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Studies on the Christian Interpretation of pre-Christian Cults and Beliefs in the Middle Ages
In this volume, Stanisław Rosik focuses on the meaning and significance of Old Slavic religion as presented in three German chronicles (the works of Thietmar of Merseburg, Adam of Bremen, Helmold of Bosau) written during the time of the Christianization of the Western Slavs. The source analyses show the ways the chroniclers understood, explained and represented pre-Christian beliefs and cults, which were interpreted as elements of a foreign, “barbarian”, culture and were evaluated from the perspective of Church doctrine. In this study, individual features of the three authors are discussed– including the issue of the credibility of their information on Old Slavic religion– and broader conclusions on medieval thought are also presented.
Marika Mägi’s book considers the cultural, mercantile and political interaction of the Viking Age (9th-11th century), focusing on the eastern coasts of the Baltic Sea. The majority of research on Viking activity in the East has so far concentrated on the modern-day lands of Russia, while the archaeology and Viking Age history of today’s small nation states along the eastern coasts of the Baltic Sea is little known to a global audience.
This study looks at the area from a trans-regional perspective, combining archaeological evidence with written sources, and offering reflections on the many different factors of climate, topography, logistics, technology, politics and trade that shaped travel in this period. The work offers a nuanced vision of Eastern Viking expansion, in which the Eastern Baltic frequently acted as buffer zone between eastern and western powers.

Winner of the Early Slavic Studies Association 2018 Book Prize for most outstanding recent scholarly monograph on pre-modern Slavdom.
The work was described by the prize committee in the following terms: "The scope of this book is far broader than the title might suggest. It amounts to a substantial rethinking of the history of the eastern Baltic from the tenth to the thirteenth century, based on both archaelogical and written evidence. The author is by training an archaeologist, and she mounts a powerful criticism of historians who prioritise the written sources and then pick and choose from the archaeological evidence to suit their theories. This book foregrounds the archaeology, which is used to question and consider the written evidence. The author is also highly and rightly critical of the archaeological scholarship, for projecting back into the past the narrow concerns of the numerous nation states that now exist across the eastern and northern Baltic, or the Great Russian nationalist-materialist-imperialist interpretations of the Soviet period. The result is a detailed and fascinating account of the interactions of the worlds of Scandinavia and Rusʹ with the various peoples of the Baltic region, both Finno-Ugric and Baltic. The resulting picture of commercial, political, and cultural interaction across several cultures, and based on reading in a wide range of languages, is a tour-de-force."


Originally published in French in 2004, Matei Cazacu’s Dracula remains the most authoritative scholarly biography of the Wallachian prince Vlad III the Impaler (1448, 1456-1462, 1476). Its core is an exhaustively researched reconstruction of Dracula’s life and political career, using original sources in more than nine languages. In addition Cazacu traces Dracula’s metamorphosis, at the hands of contemporary propagandists, into variously a bloodthirsty tyrant, and an early modern “great sovereign.” Beyond this Cazacu explores Dracula’s transformation into “the vampire prince” in literature, film and folklore, with surprising new discoveries on Bram Stoker’s sources for his novel. In this first English translation, the text and bibliography are updated, and readers are provided with an appendix of the key sources for Dracula’s life, in fresh and accurate English translations.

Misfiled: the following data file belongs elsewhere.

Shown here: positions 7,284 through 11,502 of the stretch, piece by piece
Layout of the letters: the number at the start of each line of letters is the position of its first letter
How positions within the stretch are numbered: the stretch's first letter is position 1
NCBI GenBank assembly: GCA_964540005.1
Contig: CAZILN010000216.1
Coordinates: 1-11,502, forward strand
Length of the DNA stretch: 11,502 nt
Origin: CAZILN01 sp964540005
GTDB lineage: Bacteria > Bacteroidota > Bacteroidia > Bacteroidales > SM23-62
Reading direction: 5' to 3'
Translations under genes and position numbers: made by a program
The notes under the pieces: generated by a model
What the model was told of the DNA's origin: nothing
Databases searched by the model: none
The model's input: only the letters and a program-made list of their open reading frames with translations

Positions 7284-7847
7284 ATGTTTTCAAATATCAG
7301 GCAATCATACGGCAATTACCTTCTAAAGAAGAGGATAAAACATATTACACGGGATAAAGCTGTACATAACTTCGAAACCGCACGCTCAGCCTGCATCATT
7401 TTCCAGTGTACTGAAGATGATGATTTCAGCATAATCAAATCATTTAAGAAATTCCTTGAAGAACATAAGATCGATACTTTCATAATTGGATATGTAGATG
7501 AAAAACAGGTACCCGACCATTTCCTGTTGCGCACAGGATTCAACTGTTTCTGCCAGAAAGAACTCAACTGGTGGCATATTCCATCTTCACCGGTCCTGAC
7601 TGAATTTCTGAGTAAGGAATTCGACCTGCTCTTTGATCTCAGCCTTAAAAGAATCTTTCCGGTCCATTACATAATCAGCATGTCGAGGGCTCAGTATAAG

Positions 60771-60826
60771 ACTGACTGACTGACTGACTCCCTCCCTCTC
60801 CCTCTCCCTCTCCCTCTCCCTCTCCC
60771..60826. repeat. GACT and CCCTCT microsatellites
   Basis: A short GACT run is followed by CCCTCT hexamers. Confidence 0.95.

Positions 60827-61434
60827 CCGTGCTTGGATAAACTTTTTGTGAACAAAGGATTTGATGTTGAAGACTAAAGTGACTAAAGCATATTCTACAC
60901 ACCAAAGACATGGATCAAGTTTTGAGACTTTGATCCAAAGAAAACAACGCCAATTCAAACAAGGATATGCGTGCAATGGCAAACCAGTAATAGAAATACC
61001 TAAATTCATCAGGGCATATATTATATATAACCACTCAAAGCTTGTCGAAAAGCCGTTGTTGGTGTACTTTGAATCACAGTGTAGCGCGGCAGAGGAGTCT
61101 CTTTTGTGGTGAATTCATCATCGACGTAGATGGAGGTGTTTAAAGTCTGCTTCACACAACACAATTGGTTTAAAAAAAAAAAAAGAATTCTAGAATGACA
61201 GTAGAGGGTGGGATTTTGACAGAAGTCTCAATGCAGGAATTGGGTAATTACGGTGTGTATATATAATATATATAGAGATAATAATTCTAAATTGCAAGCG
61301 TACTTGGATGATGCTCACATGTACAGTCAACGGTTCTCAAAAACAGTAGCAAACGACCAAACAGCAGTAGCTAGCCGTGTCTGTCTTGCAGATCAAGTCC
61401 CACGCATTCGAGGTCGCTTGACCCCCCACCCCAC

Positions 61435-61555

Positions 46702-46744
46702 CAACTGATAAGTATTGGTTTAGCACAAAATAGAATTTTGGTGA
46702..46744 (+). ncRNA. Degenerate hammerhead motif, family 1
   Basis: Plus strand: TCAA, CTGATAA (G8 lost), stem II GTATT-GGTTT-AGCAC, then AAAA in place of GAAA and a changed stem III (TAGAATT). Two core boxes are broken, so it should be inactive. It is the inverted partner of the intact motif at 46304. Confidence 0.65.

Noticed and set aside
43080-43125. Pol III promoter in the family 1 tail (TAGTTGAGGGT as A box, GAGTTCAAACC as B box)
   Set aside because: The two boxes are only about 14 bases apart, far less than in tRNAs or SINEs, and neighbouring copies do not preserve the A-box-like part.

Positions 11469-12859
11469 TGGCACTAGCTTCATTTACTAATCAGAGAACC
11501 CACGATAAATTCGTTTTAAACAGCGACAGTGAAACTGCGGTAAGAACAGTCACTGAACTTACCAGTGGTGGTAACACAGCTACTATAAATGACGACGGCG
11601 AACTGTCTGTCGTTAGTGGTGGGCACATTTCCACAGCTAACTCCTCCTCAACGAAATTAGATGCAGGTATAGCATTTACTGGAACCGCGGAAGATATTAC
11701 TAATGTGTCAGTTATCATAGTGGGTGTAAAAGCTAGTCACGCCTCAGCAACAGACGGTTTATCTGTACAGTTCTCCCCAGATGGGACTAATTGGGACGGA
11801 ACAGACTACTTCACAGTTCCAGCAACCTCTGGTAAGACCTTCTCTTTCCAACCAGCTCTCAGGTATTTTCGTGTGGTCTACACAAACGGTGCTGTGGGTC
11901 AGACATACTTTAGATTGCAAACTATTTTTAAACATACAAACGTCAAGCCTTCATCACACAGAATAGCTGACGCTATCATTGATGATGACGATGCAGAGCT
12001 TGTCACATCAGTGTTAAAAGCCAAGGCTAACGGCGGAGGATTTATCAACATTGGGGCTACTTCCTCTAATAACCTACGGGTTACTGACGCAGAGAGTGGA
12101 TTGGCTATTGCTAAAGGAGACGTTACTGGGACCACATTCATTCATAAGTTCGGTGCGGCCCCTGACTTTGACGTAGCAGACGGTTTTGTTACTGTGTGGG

Female Royal Saints in Medieval East Central and Eastern Europe
In Mulieres suadentes - Persuasive Women, Martin Homza scrutinises the genesis of ruler ideology among the most prominent East Central and Eastern European dynasties from the early and later Middle Ages. At the center of attention are the Přemyslids, the Piasts, the Rurikids, and the Árpáds, but also the main dynasties of the Balkans, namely the Trpimirović and the Nemanjić dynasties, as well as the House of Bogdan, and the Moldova dynasty of the Muṣatins. Unlike previous work, which has focused on narrative sources of male ruler hagiography, Homza studies texts concerning female royal figures. More broadly, this book also attempts to bridge the artificial gap between West and East in Europe.
The ‘Literary Discussion’ of 1924 and the Fight for the Bolshevik Revolution
In Trotsky’s Challenge: The ‘Literary Discussion’ of 1924 and the Fight for the Bolshevik Revolution, Frederick C. Corney examines the political polemic surrounding the publication of Trotsky’s The Lessons of October. Trotsky’s analysis ran counter to the efforts of Bolshevik leaders to fashion the narrative of October as a foundation event in which the Bolshevik Party, under the clear-sighted leadership of Lenin, played a major role in bringing about a radical socialist revolution in Russia. Corney has translated into English the major contributions to this polemic, annotated them, and written an extensive contextualising introduction, examining the polemic for its impact not only on the figure of Trotsky, but also on the changing political culture of the 1920s and 1930s.